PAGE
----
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GISD planning for 2030
by Bill Clough
Jul 24, 2016 | 13 views | 0 0 comments | 0 0 recommendations | email to a friend | print
Bill Clough photo.GISD Superintendent supervises a session of the district's Strtegic Planning Committee last Thursday in the district board room.
Bill Clough photo.GISD Superintendent supervises a session of the district's Strtegic Planning Committee last Thursday in the district board room.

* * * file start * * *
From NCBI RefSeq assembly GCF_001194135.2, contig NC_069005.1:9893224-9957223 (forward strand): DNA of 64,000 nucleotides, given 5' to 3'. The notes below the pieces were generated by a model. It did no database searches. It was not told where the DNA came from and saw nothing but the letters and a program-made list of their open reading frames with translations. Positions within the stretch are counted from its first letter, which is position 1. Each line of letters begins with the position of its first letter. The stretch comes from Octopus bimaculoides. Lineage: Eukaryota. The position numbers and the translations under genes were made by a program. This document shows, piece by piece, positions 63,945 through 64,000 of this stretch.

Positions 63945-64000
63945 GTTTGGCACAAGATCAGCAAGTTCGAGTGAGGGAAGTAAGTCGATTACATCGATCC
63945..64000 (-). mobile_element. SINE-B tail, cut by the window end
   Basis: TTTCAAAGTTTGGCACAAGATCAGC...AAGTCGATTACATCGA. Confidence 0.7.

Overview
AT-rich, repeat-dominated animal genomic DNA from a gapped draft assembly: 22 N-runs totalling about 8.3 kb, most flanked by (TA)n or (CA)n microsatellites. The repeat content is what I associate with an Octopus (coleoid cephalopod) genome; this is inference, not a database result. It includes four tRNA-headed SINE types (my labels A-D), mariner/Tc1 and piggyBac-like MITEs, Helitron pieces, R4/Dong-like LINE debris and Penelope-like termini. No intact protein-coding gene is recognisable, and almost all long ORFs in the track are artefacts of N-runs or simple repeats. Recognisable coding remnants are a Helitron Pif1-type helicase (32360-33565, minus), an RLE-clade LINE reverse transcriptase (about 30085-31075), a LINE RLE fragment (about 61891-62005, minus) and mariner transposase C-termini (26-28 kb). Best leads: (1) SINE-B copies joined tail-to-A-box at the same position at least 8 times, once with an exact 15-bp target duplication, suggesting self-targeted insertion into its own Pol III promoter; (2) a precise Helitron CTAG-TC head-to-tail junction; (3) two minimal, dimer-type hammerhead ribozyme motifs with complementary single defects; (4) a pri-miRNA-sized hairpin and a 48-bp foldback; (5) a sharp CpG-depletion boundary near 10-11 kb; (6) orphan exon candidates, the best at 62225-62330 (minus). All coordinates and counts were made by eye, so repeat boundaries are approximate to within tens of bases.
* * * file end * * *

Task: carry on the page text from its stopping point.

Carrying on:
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GOLIAD – Twenty people — 14 women, six men — sitting at five tables on a late Thursday afternoon are trying to define where the Goliad Independent School District (GISD) should be in 15 years. Among them are parents, teachers, principals, directors of curriculum and maintenance, athletic directors, a sheriff, a city administrator and a pastor. “When you think about it,” says GISD Superintendent Dave Plymale, “this year’s kindergarten student will belong to the high school class of 2030.” Preparing the district to meet the challenges of the next 13 years is the target of the Strategic Planning Committee — membership usually around 30 — meeting for the third time. The group, directed but not necessarily controlled by Plymale, is guided by a 40-page document developed by the Visioning Institute — created by the Texas Association of School Administrators and the Texas Leadership Center — titled “Creating a New Vision for Public Education in Texas.” The document is nothing less than a Declaration of Independence from what the institute sees is an educational system that is not working. “The core business of schools is to provide engaging, appropriate experiences for students so that they learn and are able to apply their knowledge in ways that will enrich their lives” the introduction reads. “Unfortunately, the present bureaucratic structure has taken away that focus and replaced it with a system based on compliance, coercion and fear. If proper focus is to be restored, the system must be transformed...” The planning committee is charged with just that — which is why its lifespan is open ended. Among its tasks this evening: generating a profile of a GISD high school graduate, defining the role of a teacher and composing a GISD missions statement. At one table is Roger Whitehead, sitting beside Goliad County Judge Pat Calhoun. “We need to let students know that it’s all right to fail,” Whitehead says. “Once they fail, they learn how the system works, and they improve.” Similar conversations were underway at each table. “What do you see as the role of the teacher?” Plymale asks the group. Whitehead is quick to answer: “There’s too much emphasis on taking the STAAR test.” His sentiment matches that of the institution’s document. “Students become expert test takers but cannot retain or apply what they ‘know’ in a context other than the test environment...creativity, problem solving and teamwork are stifled.” That teamwork is evident at the various tangles, however. City Administrator Gilbert Hernandez and Sheriff Kirby Brumby are in deep conversation with Chamber of Commerce Executive Director Mona Foust. Plymale walks to the table, joins in the conversation and then reminds the committee to switch to the next topic. “Don’t forget there’s drinks and pizza,” he adds. Later, again acting as timekeeper, Plymale says “Five minutes. We’re then going to start sharing.” Brumby takes the initiative. “We’ll go first.” Subsequent discussions touch on technology. “Today’s students believe that anything they see on the internet is true,” someone says. “To keep students fully engaged, schools must adapt to this new and rapidly changing environment,” the institution’s document notes, noting that schools “must embrace the potential of new technologies and make optimum use of the digital devices and connections that are prevalent today to make learning vibrant and stimulating...” Significantly, Plymale actively uses a Twitter account. He announced the selection of a new high school principal on Twitter. “But, mostly I use it for professional development,” he says. Plymale turns to the table where former superintendent Christy Paulsgrove shares a table with Brandon Huber. He is the GISD board president, but on the sign-in sheet simply said “board member.” “Read your mission statement,” he says. “Build champions,” Paulsgrove replies. Plymale then turns to another table. “And yours?” “Create a collaborative, dynamic and energetic atmosphere to foster learning where students gain the skills necessary to...” “TOO LONG!” Paulsgrove interrupts. The room erupts in laughter. A poignant statement by Goliad High School graduate Zachary Garcia gives pause. “When you are an 18-year-old senior in high school, you still have to raise your hand and ask permission to go to the restroom. A few months later, in college — you’re still 18 — if you need to go to the restroom you just get up and go.” At the session’s end, five tables have produced documents that Plymale says will be condensed for the next session, Aug. 4. Huber, who normally defers to Plymale, thanks all those who took the time to attend. The institution’s independence statement notes “the school district’s role has been relegated to one of compliance, and the local community has been denied the opportunity to make the more important decisions and choices regarding the education of the children and youth who live there.” Huber, aware that the committee is trying to address that situation, tells the group “You will help to put GISD over the top.”